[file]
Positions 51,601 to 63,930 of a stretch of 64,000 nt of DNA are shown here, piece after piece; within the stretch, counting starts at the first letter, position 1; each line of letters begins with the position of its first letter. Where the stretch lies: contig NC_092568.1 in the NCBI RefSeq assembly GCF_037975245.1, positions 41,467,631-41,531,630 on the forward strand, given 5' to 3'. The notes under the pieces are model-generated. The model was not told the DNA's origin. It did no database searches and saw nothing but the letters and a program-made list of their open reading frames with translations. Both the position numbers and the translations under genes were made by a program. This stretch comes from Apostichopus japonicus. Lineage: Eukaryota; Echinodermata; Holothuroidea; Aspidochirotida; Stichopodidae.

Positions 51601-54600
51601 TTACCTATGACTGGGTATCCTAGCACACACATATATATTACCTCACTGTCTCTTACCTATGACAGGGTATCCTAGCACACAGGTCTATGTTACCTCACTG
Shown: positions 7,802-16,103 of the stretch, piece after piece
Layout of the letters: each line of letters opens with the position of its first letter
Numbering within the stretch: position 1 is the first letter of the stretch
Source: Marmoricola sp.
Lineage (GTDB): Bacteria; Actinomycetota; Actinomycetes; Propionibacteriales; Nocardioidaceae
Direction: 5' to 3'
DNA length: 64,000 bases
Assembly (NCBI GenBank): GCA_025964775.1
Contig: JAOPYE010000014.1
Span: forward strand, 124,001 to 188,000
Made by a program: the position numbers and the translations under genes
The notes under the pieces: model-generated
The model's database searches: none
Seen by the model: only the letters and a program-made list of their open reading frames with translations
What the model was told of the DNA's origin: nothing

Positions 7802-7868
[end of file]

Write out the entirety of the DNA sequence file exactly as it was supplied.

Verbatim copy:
Positions 51,601 to 63,930 of a stretch of 64,000 nt of DNA are shown here, piece after piece; within the stretch, counting starts at the first letter, position 1; each line of letters begins with the position of its first letter. Where the stretch lies: contig NC_092568.1 in the NCBI RefSeq assembly GCF_037975245.1, positions 41,467,631-41,531,630 on the forward strand, given 5' to 3'. The notes under the pieces are model-generated. The model was not told the DNA's origin. It did no database searches and saw nothing but the letters and a program-made list of their open reading frames with translations. Both the position numbers and the translations under genes were made by a program. This stretch comes from Apostichopus japonicus. Lineage: Eukaryota; Echinodermata; Holothuroidea; Aspidochirotida; Stichopodidae.

Positions 51601-54600
51601 TTACCTATGACTGGGTATCCTAGCACACACATATATATTACCTCACTGTCTCTTACCTATGACAGGGTATCCTAGCACACAGGTCTATGTTACCTCACTG
Shown: positions 7,802-16,103 of the stretch, piece after piece
Layout of the letters: each line of letters opens with the position of its first letter
Numbering within the stretch: position 1 is the first letter of the stretch
Source: Marmoricola sp.
Lineage (GTDB): Bacteria; Actinomycetota; Actinomycetes; Propionibacteriales; Nocardioidaceae
Direction: 5' to 3'
DNA length: 64,000 bases
Assembly (NCBI GenBank): GCA_025964775.1
Contig: JAOPYE010000014.1
Span: forward strand, 124,001 to 188,000
Made by a program: the position numbers and the translations under genes
The notes under the pieces: model-generated
The model's database searches: none
Seen by the model: only the letters and a program-made list of their open reading frames with translations
What the model was told of the DNA's origin: nothing

Positions 7802-7868